Carrie Cordero: Well, you know, that’s an interesting observation. There currently is an entity that is comprised of members of Congress, and it’s called a cybersecurity [cyberspace] solarium commission. And that group of members and some outside experts have been doing some work over the course of the last year. I’m looking forward to seeing the report that is issued from that work, which is currently expected to be issued sometime this spring. And what Professor Thaw and I in our briefing, what we’re hoping is that potentially the work that’s done through that solarium commission report, which we don’t know what’s in it yet and what it’s going to recommend, could be continued through this potential select committee. In other words, we’d hate to see whatever work has gone in to that commission’s work end when the commission ends, and we think that a select committee would be more of a formalized way to continue that engagement.

Tom Temin: I guess. On the other hand, Congress has shown some unanimity in certain issues. Cybersecurity actually is one of them, paid parental leave, data, that kind of thing. So maybe there’s a possibility of that?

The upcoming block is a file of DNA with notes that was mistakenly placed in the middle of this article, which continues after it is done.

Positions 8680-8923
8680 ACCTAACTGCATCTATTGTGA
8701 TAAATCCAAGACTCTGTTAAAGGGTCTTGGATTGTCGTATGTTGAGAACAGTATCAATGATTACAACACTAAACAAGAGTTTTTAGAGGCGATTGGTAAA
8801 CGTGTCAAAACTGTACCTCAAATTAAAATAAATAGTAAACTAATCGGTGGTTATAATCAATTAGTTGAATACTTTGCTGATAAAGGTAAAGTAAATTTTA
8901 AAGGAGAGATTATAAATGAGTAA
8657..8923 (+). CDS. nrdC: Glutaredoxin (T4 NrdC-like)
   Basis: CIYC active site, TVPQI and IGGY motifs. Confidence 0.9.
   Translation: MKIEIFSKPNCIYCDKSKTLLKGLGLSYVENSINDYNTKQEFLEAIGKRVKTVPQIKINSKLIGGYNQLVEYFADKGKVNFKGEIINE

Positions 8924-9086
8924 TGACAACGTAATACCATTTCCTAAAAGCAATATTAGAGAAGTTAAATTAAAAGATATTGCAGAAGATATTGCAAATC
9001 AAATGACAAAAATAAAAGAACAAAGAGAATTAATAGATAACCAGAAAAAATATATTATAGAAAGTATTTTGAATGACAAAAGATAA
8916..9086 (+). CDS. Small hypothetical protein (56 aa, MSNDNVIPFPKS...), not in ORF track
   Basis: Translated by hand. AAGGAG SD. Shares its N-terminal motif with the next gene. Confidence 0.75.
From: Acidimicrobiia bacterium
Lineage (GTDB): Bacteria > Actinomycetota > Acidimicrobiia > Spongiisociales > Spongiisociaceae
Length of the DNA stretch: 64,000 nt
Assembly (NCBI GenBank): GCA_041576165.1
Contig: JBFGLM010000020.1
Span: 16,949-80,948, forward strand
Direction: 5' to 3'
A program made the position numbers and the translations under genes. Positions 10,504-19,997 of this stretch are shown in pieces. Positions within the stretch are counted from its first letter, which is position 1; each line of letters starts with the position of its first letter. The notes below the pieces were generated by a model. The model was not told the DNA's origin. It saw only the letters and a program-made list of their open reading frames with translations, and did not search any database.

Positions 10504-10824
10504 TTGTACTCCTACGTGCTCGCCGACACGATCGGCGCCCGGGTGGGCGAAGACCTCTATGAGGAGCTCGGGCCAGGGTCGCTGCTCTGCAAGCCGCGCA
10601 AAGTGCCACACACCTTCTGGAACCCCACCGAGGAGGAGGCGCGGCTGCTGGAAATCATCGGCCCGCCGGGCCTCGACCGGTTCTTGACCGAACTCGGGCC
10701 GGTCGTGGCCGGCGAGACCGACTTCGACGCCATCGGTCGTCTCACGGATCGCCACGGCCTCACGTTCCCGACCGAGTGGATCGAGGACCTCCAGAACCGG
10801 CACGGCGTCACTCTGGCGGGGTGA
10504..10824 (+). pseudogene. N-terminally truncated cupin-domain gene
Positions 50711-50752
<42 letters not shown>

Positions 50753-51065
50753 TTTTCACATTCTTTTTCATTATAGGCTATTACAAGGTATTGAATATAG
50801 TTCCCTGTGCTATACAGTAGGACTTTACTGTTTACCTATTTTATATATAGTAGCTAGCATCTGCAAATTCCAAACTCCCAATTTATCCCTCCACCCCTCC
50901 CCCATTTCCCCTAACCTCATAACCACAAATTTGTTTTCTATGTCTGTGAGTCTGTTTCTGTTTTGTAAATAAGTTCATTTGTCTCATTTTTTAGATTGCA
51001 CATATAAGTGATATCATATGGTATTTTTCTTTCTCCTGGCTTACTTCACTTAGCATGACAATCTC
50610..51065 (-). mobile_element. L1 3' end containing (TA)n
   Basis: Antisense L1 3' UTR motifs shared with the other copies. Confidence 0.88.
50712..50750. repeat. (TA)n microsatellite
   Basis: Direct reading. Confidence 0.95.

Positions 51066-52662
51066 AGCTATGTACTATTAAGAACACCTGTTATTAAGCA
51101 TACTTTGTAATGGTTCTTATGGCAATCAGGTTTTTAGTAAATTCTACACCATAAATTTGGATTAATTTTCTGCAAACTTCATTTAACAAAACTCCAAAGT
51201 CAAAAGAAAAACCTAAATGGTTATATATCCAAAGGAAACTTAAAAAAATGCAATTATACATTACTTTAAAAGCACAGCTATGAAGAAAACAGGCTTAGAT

Carrie Cordero: Hopefully. You know, one issue that we try to focus on at Center for New American Security is an area where there can be bipartisan collaboration and bipartisan work on issues, particularly as they relate to national security. And sometimes we can find that there can be all sorts of areas in our political dialogue where there is not agreement. But national security sometimes can be in an area where collaboration on a bipartisan basis still is possible from time to time.

Tom Temin: And when you look at the current condition of a mishmash of overlapping authorities of different congressional committees and the way this is all spread out, disjointed somewhat, do you feel that curing it in the manner you suggest would simply end some of the inconvenience and bureaucracy? Or could it actually improve national security?